Keeping watch

by Winyan Staz
(WA. U.S.A.)

To see every leaf that trembles, bug that moves or animal, etc in the bushes or hiding in the field...focus on only one spot and then let your eyes relax and in the peripheral vision you will be able to see all that moves in a very wide area.

This is also a good thing to know about if you are pulling sentry duty for your camp. Don't forget that your eyes will glow the same as the animal's eyes shine in the dark when looking toward a light source...or if the moon hits them right. This is something to keep in mind in the daylight too. The sun glancing off a barrel or a belt buckle can give one's position away.

Don't stand around the fire if you are doing a night watch. You won't be able to see much because of the firelight. Move away from the light and into the shadows. Keep your back against a tree trunk or a rock or heavy bushes that you can hear anyone or anything moving through. That will save any surprises from that direction.

Learn to survive in the wilderness.

Comments for Keeping watch

Average Rating starstarstarstarstar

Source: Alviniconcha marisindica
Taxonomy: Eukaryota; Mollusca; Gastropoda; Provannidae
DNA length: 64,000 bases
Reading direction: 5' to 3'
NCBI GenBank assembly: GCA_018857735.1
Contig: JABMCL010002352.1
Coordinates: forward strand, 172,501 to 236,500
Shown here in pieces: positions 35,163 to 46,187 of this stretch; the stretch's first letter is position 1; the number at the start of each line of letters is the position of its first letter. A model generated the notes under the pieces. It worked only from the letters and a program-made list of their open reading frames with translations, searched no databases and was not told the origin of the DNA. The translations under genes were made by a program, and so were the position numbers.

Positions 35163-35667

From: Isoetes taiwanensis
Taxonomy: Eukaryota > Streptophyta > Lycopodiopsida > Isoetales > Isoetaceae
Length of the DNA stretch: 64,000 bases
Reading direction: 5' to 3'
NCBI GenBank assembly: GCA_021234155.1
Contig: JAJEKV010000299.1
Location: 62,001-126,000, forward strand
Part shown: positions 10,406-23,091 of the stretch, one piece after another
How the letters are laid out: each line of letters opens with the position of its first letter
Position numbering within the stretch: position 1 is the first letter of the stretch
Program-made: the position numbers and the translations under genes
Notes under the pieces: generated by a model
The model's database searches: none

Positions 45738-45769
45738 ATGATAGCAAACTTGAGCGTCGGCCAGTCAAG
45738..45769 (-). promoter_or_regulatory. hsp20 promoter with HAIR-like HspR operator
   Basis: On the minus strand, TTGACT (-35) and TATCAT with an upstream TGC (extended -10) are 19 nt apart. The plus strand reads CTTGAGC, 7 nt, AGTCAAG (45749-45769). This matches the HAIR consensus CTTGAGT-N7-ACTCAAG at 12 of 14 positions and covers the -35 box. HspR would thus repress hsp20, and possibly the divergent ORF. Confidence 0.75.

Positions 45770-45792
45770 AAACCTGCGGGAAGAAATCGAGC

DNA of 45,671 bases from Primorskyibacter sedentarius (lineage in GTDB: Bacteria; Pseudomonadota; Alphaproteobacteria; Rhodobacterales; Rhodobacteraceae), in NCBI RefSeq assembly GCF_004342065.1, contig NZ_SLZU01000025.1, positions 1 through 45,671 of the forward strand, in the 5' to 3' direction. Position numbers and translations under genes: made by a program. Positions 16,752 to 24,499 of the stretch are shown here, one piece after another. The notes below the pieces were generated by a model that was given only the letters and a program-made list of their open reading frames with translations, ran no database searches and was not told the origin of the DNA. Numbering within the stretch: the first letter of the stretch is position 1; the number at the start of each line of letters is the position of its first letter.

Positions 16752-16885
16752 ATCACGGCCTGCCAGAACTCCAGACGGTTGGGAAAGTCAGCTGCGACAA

Click here to add your own comments

yea, and also this
by: Shaykh Idris

One can see more by starlight than by moon light: keep that fire low, let it be but colas. WAV, or peripheral vision, is a necessary skill, day or night; the other skill is to focus on both long & short distances, to keep the eyes sharp. If you are not to doze off on watch, a little wander keeps the blood flowing; but a stealthy little wander.

Wide Angle Vision (WAV)
by: Dustin

It's called wide-angle vision (WAV) - when you have focused/tunnel vision, animals and people get the sensation "they are being watched" which is not present when you have WAV. This is particularly useful when hunting/stalking, too.

Click here to add your own comments

Join in and write your own page! It's easy to do. How? Simply click here to return to Wilderness survival tips.